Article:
Monday, August 09, 2010

A Well-Written Review of Zero Hour.

Stu on Broadway, who writes a blog and hosts the radio show, "On Broadway," writes a very smart review of "Zero Hour," which is still running. We came here for a 12-week run and it's still going.

It's also changed. The intermission is gone, as he notes. (Jim didn't change a word; he just cut Zero's first act exit, turning the piece into a 90 minute tour de force.)
Bringing such an iconoclastic, bigger-than-life personality as Zero Mostel to life is no easy feat, but Jim Brochu, in his one man show, Zero Hour, thoroughly captures the essence of Mostel the comedian, actor, and painter.

Now that we've moved to the Actor's Temple, which is like coming home, since it's where we did The Big Voice, Zero really fits the environment. It's Old School Theater. One of the last landmark hold-outs to another generation and history of New York Stage. (Stained glass windows to Sophie Tucker and Joe E. Lewis!).

Brochu, a large man himself, just like Mostel, is constantly in motion on the small stage at the Actor’s Temple Theater, an actual synagogue that rents out its sanctuary space part of the week as an Off-Broadway theater.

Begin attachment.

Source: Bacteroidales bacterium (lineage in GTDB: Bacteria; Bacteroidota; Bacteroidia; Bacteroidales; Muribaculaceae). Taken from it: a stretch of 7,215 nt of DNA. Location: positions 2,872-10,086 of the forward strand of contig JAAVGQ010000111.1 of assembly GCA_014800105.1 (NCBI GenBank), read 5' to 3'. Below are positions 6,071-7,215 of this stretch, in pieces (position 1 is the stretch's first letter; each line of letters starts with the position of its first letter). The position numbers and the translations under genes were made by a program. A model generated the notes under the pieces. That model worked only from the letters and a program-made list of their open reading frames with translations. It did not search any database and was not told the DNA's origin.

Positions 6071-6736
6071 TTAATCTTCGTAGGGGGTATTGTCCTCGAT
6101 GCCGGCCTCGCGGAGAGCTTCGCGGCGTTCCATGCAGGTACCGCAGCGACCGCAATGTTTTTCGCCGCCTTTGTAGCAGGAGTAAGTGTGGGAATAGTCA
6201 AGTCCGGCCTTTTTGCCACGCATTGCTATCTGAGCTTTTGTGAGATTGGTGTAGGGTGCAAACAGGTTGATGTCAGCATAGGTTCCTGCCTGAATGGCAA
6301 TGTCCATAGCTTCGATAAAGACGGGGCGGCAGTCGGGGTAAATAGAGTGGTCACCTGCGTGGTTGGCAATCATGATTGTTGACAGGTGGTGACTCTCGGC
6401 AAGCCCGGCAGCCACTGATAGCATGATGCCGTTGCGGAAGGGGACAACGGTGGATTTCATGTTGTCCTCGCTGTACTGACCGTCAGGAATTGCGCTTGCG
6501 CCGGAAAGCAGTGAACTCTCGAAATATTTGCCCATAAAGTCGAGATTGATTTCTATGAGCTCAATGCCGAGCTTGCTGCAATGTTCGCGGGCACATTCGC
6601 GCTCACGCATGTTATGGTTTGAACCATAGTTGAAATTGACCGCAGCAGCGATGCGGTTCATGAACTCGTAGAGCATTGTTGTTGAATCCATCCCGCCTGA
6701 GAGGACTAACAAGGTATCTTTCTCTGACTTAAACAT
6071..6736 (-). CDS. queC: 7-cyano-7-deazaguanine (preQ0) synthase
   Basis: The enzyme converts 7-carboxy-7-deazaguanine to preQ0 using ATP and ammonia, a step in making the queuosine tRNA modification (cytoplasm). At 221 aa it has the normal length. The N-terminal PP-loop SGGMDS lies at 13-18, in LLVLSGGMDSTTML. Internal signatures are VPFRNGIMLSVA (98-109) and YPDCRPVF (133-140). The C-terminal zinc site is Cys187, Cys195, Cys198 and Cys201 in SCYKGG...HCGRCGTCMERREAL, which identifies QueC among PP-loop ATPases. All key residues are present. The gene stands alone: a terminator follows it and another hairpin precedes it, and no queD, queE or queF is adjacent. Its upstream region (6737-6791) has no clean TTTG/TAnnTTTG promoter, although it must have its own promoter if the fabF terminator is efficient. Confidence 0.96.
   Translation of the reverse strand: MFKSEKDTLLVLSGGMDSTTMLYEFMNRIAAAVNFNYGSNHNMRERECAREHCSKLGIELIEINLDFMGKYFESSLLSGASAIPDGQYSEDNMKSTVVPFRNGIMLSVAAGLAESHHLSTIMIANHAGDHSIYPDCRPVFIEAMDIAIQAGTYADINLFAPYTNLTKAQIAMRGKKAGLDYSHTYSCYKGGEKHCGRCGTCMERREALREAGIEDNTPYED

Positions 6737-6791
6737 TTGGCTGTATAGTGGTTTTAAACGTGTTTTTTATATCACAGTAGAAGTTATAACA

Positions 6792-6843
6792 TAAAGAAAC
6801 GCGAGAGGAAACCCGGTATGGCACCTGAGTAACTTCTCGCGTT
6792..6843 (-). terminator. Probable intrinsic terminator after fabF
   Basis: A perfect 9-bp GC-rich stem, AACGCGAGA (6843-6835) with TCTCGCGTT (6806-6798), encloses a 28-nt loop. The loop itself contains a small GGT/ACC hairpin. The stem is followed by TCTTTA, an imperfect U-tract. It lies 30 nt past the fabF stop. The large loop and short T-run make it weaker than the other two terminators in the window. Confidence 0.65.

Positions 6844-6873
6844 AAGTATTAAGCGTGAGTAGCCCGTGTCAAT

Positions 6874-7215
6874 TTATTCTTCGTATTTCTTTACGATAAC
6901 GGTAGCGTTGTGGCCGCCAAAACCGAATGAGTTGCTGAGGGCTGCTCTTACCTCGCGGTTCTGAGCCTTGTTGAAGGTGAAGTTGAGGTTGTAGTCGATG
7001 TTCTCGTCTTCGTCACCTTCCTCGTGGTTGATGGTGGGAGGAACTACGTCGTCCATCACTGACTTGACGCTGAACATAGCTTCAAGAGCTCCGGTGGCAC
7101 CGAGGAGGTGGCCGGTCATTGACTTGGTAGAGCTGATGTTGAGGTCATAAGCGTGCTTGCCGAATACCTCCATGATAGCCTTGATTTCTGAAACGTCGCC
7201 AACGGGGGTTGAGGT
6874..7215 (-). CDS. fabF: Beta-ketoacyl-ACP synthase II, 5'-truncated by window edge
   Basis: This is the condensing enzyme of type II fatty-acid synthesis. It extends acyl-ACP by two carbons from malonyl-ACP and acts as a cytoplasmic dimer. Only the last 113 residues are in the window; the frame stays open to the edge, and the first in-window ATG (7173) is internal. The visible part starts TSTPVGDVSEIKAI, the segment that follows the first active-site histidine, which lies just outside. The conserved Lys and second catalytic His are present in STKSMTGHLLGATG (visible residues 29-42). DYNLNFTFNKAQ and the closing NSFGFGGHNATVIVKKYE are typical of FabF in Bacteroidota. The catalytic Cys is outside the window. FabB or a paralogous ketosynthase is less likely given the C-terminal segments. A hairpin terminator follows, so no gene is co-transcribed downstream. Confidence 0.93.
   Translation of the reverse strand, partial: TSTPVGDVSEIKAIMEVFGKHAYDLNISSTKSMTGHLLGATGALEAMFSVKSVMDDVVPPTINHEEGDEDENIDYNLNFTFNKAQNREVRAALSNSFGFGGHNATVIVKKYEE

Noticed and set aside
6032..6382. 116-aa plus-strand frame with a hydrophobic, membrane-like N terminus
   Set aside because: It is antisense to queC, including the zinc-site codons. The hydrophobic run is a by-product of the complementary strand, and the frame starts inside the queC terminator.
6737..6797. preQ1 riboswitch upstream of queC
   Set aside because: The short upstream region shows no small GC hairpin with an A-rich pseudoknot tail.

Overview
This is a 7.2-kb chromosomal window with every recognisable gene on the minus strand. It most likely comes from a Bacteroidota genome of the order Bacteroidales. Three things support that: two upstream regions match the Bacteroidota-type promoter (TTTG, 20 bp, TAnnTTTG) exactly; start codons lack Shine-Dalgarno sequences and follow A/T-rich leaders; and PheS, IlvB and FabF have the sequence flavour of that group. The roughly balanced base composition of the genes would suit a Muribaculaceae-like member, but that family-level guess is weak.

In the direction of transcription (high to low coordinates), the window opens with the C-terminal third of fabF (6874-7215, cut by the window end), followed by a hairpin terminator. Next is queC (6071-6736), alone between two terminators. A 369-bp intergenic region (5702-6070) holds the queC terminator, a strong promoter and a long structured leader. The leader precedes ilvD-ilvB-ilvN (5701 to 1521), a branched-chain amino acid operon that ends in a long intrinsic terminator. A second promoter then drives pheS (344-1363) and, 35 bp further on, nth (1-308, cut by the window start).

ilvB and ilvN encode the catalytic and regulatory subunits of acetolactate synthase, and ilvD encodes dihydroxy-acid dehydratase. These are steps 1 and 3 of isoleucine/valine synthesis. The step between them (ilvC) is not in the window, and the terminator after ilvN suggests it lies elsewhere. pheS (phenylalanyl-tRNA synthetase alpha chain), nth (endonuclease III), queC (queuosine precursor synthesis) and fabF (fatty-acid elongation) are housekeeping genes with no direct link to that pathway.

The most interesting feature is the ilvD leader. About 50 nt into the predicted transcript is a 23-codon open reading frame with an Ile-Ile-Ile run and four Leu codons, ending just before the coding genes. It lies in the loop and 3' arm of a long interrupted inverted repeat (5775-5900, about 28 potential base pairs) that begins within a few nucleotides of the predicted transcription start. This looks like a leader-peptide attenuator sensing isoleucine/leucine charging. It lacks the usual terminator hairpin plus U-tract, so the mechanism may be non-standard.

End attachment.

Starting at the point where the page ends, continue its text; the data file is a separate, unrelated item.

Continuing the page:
The back-story of Forum as well as his recollections of Fiddler on the Roof are just a small part of Zero Hour. There is no singing or dancing. The production is really about the Zero Mostel the public never knew—the suffering and tortured artist who, in reality, just wanted to be a painter.

Jim knew from the beginning that he was not going to do a show that tried to reproduce Zero's greatest bits. He's not an impersonator and all you would get, all due respect to Jimmy's talents as a comedian, Second Best Zero. You can't outdo Zero. If you could outdo Zero, there'd be no reason to write a play about him. But what audiences have all said -- and this includes some of Zero's most devoted and closest friends -- is what Stu says at the end of his review:
Jim Brochu, who also wrote the show, eerily conjures up Mostel in both speech and girth. Friends in real life, Brochu serves himself well by not trying to recreate memorable moments from Mostel’s past that could easily turn into parody or self-serving aggrandizement. Instead, he keeps the audience enraptured with personal stories that captivate, enthrall, and charm.
Being a small show, even though we've been running since November, there are still reviewers who are just now discovering Zero Hour. It's also nice to hear them analyze it a bit and realize just what a little miracle Jim has pulled off. You really do feel like you're in the room with Zero. It's magic.

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